THE LAST DITCH An Englishman returned after twenty years abroad blogs about liberty in Britain
Nemo dat quod non habet
British values - just what are they?

The aftermath of 9/11

September 11 attacks - Wikipedia, the free encyclopedia.


This is the anniversary of the day that had even the French saying "we are all Americans now."

I remember a baffled Polish colleague coming into my office in Warsaw with the news. I remember waiting to hear if colleagues in the WTC were safe. I remember sending messages of sympathy and support to American friends and clients.

The sense of unity we had that day has been entirely lost. Partly because of the American alliance's mishandled responses, but mostly because no envied superpower can expect sympathy for long. Anti-Americanism is back to default levels among all the usual suspects.

Today, however, the families of 2,974 innocent people are remembering their loss. As we remember with them, we should reflect on the costs of fanaticism. After eight years, perhaps our governments should also begin to reflect on how quickly we can return to peacetime levels of security. The "War on Terror" has outlasted the Second World War, though such of our enemies as have not been killed or captured skulk harmlessly in caves.

There have been huge costs to civil liberties. There has been economic damage as "security theatre" has become the bane of international travellers. Intelligence, espionage, diplomacy and clandestine military operations are the way to defeat Al Qaeda. All else is pointless show at best and political opportunism at worst.

Every day we live in continued fear, is a victory for those 19 maniacs and the evil men who sent them to their deaths. Enough.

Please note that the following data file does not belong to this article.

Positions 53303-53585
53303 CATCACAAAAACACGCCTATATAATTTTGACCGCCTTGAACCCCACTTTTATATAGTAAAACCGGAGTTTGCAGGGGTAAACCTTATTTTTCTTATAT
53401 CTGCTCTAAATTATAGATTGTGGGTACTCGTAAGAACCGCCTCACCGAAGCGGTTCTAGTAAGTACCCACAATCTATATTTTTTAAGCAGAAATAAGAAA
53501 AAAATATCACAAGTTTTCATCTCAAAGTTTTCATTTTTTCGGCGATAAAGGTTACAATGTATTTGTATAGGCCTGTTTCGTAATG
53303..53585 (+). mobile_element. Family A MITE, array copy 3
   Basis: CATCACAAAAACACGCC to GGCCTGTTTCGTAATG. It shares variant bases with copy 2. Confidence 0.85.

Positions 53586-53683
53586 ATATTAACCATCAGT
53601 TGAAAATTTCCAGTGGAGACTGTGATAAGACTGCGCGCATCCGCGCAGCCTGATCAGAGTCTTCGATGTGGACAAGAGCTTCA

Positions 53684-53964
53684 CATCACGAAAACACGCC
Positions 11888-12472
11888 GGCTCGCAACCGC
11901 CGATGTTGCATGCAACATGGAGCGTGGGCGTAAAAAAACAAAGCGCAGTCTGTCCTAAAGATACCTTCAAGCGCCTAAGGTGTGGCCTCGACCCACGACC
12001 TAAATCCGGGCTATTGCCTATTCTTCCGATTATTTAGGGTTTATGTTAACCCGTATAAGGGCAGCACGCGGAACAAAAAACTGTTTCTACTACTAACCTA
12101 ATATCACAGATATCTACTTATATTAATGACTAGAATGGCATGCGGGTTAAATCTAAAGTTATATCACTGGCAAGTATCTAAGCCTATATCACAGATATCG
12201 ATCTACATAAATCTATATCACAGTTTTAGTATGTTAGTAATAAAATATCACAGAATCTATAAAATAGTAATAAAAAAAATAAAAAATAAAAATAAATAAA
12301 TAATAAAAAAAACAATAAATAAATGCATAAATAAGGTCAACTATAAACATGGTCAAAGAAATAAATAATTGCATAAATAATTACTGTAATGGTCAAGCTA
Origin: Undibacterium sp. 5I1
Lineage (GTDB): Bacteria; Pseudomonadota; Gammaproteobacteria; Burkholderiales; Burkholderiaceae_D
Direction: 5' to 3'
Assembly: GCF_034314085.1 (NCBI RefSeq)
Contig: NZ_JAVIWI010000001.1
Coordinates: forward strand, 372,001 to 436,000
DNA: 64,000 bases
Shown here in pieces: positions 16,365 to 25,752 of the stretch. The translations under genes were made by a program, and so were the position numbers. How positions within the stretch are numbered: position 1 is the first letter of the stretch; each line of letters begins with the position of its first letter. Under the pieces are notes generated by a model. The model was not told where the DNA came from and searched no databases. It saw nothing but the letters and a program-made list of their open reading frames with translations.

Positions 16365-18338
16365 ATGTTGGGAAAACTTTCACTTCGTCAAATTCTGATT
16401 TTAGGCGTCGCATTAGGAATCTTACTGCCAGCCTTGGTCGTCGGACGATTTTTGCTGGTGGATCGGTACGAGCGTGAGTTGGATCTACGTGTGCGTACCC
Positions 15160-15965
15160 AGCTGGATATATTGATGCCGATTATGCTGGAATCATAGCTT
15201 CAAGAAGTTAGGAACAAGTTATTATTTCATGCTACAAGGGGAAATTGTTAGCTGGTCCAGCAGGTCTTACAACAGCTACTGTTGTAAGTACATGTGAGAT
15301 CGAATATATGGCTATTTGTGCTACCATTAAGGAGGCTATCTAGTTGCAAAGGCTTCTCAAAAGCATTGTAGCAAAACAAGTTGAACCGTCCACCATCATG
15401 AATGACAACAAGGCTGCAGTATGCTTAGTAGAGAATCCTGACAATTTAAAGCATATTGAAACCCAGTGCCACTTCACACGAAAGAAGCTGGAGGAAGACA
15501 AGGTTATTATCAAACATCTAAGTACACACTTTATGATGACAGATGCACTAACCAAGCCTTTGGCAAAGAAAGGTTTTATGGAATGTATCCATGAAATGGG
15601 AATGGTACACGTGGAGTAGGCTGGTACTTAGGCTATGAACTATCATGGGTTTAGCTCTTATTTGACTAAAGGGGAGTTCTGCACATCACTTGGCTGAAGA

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Trooper Thompson

Because so many of you are not prepared to study what actually happened, we're stuck in a hundred year 'war on terror' with all our rights being taken away.

Why bother banging on about liberty, if you won't deal with the very thing that enabled the state to take away our liberty?

You should study the murder of Aldo Moro in Italy, an event that had a similar, albeit lesser, effect on the national psyche. Which is exactly what it was for. False flag terror.

Colin Campbell

I will never forget the utter disbelief of my American colleagues as they wandered around in a daze in our office in Sacramento. Life in America certainly changed that day.


No matter whether we are American or not, we all remember today's anniversary for we realized that nowhere is truly safe.

For all that airport security we endure, a plane was hijacked again the other day. New York still has different regulations too. Going through xray is a nightmare as you wander shoeless trying to find all your belongings scattered in half a dozen bins and hoping no one will nick anything, especially the MBP. :)


Excellent. Nice to read what others are posting about it.


Pesky punctuation. It should be "...our freedom. To change how we live."


You are right.

We should remember.

We should not let them take our liberty, our freedom to change how we live.

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